Already A World Champ With Team USA, Maggie Nichols Leads Oklahoma To NCAA Gymnastics Title

By Jason L. Young | April 16, 2017, 11:19 a.m. (ET)
Maggie Nichols poses for a portrait at the 2016 Team USA Media Summit at The Beverly Hilton Hotel on March 7, 2016 in Los Angeles.

 

ST. LOUIS -- A knee injury kept Maggie Nichols from getting where she wanted to at the international level. It didn’t stop her from grabbing an NCAA title less than one year later.

Led by Nichols, Oklahoma secured its second consecutive title and third in the past four years on Saturday at the National Collegiate Women’s Gymnastics Championships at Chaifetz Arena in St. Louis. The Sooners scored a 198.3875 and were followed by LSU, Florida, UCLA, Utah and Alabama.

“I’ve never felt such feelings before. I’m so proud of my team and, I don’t know, I’m on top of the world right now,” Nichols said. “I’m on cloud nine. I’m speechless.”

Nichols was a standout on the U.S. team that won a gold medal at the 2015 world championships, but her elite career was interrupted when a knee injury required surgery last April, and it ended when she hadn’t yet regained peak form by July’s Olympic trials. That all seemed like a distant memory this weekend in St. Louis.

On Friday, Nichols was one of six co-NCAA champions on the uneven bars, and she followed that in Saturday’s Super Six team finals by scoring event highs on the vault and balance beam, on which she notched a perfect 10. Nichols also had the Sooners’ high score on bars and tied with A.J. Jackson for the team-high score on the floor exercise.

Her coach enjoyed watching her talented freshman shine at this new level and embrace the difference between collegiate gymnastics and elite competitions.

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“The team aspect is just so engrained in collegiate gymnastics,” K.J. Kindler said. “Your personal goals, all those things are secondary and the team comes first.

“It’s a new mentality for a lot of people. They have to slash and claw and fight to get on those national teams and get an international assignment. Here as a team, they get to bond with people they competed against their whole careers, and that bond is really special.”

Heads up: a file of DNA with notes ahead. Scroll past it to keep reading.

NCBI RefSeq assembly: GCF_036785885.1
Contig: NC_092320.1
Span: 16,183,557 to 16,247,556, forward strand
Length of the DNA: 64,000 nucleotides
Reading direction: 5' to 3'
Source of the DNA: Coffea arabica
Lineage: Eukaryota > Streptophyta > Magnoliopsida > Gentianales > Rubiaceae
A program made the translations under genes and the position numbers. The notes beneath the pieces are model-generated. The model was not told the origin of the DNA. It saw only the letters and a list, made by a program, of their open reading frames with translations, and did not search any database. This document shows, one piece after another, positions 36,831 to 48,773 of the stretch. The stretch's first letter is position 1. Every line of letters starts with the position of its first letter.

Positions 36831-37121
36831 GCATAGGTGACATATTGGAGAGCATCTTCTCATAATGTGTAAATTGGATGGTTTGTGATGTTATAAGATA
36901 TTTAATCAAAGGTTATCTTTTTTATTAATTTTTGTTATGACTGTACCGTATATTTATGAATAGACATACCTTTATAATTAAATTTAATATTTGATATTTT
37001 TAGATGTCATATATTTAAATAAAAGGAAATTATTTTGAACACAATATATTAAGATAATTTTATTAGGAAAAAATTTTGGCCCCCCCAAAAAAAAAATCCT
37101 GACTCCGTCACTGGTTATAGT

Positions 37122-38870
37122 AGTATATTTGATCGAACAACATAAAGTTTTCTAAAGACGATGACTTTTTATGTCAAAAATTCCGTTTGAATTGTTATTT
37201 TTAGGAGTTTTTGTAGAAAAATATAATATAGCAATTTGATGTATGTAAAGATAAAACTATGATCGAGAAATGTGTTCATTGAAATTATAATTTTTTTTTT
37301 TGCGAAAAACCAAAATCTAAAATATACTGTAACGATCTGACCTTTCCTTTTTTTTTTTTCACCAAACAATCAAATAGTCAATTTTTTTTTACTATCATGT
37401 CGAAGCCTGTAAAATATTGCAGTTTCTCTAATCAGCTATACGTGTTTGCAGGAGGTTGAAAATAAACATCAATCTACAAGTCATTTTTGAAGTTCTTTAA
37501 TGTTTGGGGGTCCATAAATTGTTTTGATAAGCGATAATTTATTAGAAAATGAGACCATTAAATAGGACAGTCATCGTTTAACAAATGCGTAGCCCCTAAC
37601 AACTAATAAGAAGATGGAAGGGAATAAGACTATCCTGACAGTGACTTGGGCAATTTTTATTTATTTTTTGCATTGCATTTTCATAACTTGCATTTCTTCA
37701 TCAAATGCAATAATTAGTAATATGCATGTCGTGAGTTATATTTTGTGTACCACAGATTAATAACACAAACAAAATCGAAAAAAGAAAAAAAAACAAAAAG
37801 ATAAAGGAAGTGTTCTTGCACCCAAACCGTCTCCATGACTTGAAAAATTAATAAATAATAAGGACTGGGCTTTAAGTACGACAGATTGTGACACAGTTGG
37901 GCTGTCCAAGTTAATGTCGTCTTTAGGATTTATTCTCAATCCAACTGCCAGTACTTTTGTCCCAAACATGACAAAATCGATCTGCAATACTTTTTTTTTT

Nichols wasn’t the only athlete with elite international experience competing.

Two of the bigger names were the first Olympic gold medalists ever to compete at the college level. So, while Chaifetz Arena might not have had the crowds of Rio or London and the glare of the big stage was slightly smaller, UCLA freshmen Madison Kocian and Kyla Ross still relished the experience.

“It’s very different competing in college than it is competing in elite competitions,” said Kocian, who won a team gold medal and uneven bars silver last summer in Rio. “The atmosphere is totally different. It’s a team sport, truly a team sport. I was always used to focusing on myself and getting awards for myself.

“But now, it’s really you’re doing it for your team, you’re giving everything for your team. You rely on all of their support and their love. It’s really fun out here.”

Ross, who helped the U.S. win Olympic team gold in 2012, won individual NCAA titles on balance beam and uneven bars on Friday night, the latter as part of the six-way tie.

The Super Six was loaded with former national team members — as well as the daughter of one of the most famous gymnast in U.S. history. Along with Nichols, Kocian and Ross, three other competitors Saturday previously won a world title with Team USA: MyKayla Skinner (Utah), Brenna Dowell (Oklahoma) and Madison Desch (Alabama). LSU’s Sarah Finnegan was one of the Olympic alternates for Team USA in 2012, and her LSU teammate McKenna Kelley is the daughter of Mary Lou Retton, who won the United States’ first Olympic all-around gold medal in 1984.

The influx is new to collegiate gymnastics. But is it a trend?

“I hope so,” Kindler said. “I mean what great notoriety they’re bringing to NCAA gymnastics, and to see them to go to the Olympics and then to see them to enjoy it the way we enjoy it in the NCAA.

“And it’s still intense and it’s still tough, and it’s still all of those things but you can see they’re regaining that deep love for it.”

This wave of elite athletes coming into the collegiate ranks view the stakes differently. It’s not that they don’t want to do well or that championships aren’t important; it’s more that they have nothing more to prove individually.

“This is just for fun for me, now,” said Kocian, a 2015 co-world champion on uneven bars and team world champion in 2014 and ’15. “I’ve accomplished all of my goals I wanted to. Becoming a three-time world champion and winning two medals at the Olympics.

“This is just to enjoy the support and to enjoy the college experience and to just really have fun with my team. And I’m really having a lot of fun out here.”

Nichols concurs. The Minnesota native wanted to make the 2016 U.S. Olympic Team and to wear the nation’s colors on the biggest stage. But she’s more than happy to be representing the University of Oklahoma.

“Winning this championship was one of my biggest goals and made me fall in love with this sport even more,” she said. “All those hardships and hard times, this made it feel like it was meant to be.

“I’m just so proud of myself for getting through those hard times. It’s just an amazing feeling.”

Jason L. Young is a reporter from St. Louis. He is a freelance contributor to TeamUSA.org on behalf of Red Line Editorial, Inc.